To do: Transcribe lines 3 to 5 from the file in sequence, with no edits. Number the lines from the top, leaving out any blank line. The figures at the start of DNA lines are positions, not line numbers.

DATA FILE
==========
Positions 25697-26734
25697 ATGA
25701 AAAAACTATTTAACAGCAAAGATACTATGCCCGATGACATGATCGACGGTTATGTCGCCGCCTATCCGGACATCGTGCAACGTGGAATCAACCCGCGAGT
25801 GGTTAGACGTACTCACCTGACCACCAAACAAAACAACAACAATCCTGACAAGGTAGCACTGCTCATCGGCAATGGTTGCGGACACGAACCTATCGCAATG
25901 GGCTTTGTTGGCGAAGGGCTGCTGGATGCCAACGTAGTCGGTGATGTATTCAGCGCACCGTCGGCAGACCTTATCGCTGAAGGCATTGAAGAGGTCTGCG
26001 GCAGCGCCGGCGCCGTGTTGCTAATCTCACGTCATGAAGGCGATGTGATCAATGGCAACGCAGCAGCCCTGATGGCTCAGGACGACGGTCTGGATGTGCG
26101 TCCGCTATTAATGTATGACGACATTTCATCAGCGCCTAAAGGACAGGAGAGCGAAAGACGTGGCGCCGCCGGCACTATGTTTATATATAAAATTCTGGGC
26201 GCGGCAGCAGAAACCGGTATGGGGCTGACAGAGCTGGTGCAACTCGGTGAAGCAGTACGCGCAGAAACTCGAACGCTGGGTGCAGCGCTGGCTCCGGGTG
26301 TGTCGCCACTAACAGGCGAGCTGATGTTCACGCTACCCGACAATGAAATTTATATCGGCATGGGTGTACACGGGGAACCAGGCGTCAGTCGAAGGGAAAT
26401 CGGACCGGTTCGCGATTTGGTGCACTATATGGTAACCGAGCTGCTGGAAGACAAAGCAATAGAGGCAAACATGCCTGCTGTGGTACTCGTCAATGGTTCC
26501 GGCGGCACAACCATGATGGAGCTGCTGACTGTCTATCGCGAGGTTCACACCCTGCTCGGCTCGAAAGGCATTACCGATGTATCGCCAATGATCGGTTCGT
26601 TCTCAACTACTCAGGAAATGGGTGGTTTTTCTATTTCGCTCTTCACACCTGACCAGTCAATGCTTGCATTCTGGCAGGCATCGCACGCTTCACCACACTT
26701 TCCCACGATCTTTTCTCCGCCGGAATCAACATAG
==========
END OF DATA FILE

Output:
25701 AAAAACTATTTAACAGCAAAGATACTATGCCCGATGACATGATCGACGGTTATGTCGCCGCCTATCCGGACATCGTGCAACGTGGAATCAACCCGCGAGT
25801 GGTTAGACGTACTCACCTGACCACCAAACAAAACAACAACAATCCTGACAAGGTAGCACTGCTCATCGGCAATGGTTGCGGACACGAACCTATCGCAATG
25901 GGCTTTGTTGGCGAAGGGCTGCTGGATGCCAACGTAGTCGGTGATGTATTCAGCGCACCGTCGGCAGACCTTATCGCTGAAGGCATTGAAGAGGTCTGCG